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Posted by ravi@ravibhindi.ca on January 20, 2023

2023 Home Buying: A Step-By-Step Guide with Timelines

Have you been considering buying your first home but are the issues of affordability, getting the right home, and that ungodly paperwork burden just too much to handle? Being a homeowner in Canada has immense benefits but we agree, the shift from renting to owning a home is not an easy one to make. 

According to Statistics Canada, over 1.3 Million Canadians bought their first home in the last 5 years. If you fall in this category and have been planning to make the shift and be a homeowner, fret not, we are here to make this gargantuan task a little simpler. 

That’s where ipresalecondos comes in to save the day and give you a [step-by-step guide on how to get started, and close on your first home. With a helpful, 12-month timeline, you can avoid common pitfalls like choosing a wrong house, paying too much interest, or just not having the right preparations necessary to close the deal. 

Homebuying in Canada: A Step-by-Step Guide for 2023

12 months out

Check & Improve Your Credit Score

No matter which credit union you choose (Equifax, Experian, or TransUnion), they are all required by law to give you one free credit report per year. This not only helps you assess where you stand financially but it is crucial to thoroughly check the report to make sure there are not any errors which might lead to higher loan rates later on when you’re applying for Mortgage. This is also the time to start making wiser financial decisions and try to pick up your credit score to the required range

Determine Your Affordability

Wanting something and being able to afford something are two totally different things. You do not want to fall into the trap of buying something that you cannot afford only to get tied up in exorbitant monthly payments. 

This is the time to really ask yourself how much debt can you afford to take on for the new house. 

Lenders will usually require you to have a Total Debt Service Ratio (TDS) of no more than 44% of your total household income. This should include any future mortgages and other debts such as student loans, car loans, or any other credit cards you may have.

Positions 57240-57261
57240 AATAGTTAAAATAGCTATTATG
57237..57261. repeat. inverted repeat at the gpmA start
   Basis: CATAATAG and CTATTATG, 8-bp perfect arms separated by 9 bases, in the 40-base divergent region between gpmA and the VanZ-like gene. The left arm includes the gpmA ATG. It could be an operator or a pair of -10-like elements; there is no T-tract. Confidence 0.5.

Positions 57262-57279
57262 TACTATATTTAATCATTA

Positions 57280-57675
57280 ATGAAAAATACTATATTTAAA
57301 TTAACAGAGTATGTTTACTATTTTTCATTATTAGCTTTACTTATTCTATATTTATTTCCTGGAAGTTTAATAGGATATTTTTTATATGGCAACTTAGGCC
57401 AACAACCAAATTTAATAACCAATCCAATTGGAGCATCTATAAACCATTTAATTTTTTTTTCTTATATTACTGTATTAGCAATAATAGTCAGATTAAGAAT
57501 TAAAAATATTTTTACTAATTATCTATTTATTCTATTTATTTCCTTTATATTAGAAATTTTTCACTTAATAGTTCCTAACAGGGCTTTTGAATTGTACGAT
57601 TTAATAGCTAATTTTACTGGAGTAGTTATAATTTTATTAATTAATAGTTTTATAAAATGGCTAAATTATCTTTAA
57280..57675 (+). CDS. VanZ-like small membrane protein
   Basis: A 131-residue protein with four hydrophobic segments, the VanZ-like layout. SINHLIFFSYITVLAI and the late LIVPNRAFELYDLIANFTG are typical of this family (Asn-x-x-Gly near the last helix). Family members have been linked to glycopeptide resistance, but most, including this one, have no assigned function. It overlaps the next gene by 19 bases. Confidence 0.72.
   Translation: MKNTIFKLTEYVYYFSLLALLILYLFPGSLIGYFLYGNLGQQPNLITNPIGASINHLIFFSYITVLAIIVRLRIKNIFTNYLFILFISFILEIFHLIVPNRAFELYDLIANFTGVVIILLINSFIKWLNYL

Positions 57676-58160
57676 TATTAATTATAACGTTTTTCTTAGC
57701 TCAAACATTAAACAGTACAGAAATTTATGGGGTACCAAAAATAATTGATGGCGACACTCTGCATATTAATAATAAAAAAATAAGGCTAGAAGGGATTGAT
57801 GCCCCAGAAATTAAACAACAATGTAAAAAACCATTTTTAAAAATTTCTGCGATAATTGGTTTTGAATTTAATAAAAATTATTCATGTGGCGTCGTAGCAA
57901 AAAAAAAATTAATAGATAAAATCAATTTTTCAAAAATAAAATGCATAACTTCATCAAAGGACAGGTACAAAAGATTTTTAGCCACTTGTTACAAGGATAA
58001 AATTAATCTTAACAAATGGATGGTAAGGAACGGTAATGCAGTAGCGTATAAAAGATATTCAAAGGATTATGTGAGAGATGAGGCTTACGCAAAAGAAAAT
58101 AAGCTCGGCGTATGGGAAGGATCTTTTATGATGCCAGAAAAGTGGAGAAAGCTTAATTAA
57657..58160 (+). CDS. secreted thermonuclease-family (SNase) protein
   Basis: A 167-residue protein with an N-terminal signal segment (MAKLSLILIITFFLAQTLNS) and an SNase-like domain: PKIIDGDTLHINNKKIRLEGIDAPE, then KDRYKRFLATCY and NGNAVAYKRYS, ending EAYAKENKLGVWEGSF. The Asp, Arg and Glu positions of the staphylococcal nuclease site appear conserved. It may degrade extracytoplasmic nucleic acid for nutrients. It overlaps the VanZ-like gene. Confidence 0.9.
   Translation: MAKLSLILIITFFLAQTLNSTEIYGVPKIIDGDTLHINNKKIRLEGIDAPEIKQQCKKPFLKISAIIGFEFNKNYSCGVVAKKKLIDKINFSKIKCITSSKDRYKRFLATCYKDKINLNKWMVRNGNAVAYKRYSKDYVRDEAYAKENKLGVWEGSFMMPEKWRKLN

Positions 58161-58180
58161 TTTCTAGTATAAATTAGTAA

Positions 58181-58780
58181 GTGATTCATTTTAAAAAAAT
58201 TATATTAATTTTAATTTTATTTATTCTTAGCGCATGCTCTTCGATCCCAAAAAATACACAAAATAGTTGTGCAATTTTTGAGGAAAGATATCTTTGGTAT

You can use this handy calculator to help you figure out just how much you can afford with your current income. 

Plan For the Down Payment

A down payment is a sum of money that a buyer pays in the early stages of purchasing a home. The down payment represents a portion of the total purchase price, and the buyer will often take out a loan to finance the remainder. 

Most lenders will require you to pay a 20% down payment which is a good idea to go for, if you can manage that sum. That way, your loan will cost you much less and you’ll be able to save some money on your monthly payments. 

However, if setting aside that much money for a down payment is not possible in your case, there are many different programs that can help you as a first time home buyer. 

First off, you can check with your credit union or your employer as they might have an assistance program. 

BC housing also offers many non-profit housing assistance programs that you can enrol in.

Finally, if you need to get started on the deal with a lower than 20% down payment, the Canada Housing & Mortgage Corporation is a government agency that lets you put down a smaller initial payment but with mortgage insurance.

Following are the minimum down payments required to get a mortgage insurance (depending upon the price of the house):

  • For a home that costs $500,000 or less, you need a minimum down payment of 5%. 
  • For a home that costs more than $500,000, you need a minimum down payment of 5% on the first $500,000 and 10% on the remainder. 
  • For a home that costs more than $1,000,000, mortgage loan insurance is not available and the buyers must pay a minimum 20% down payment.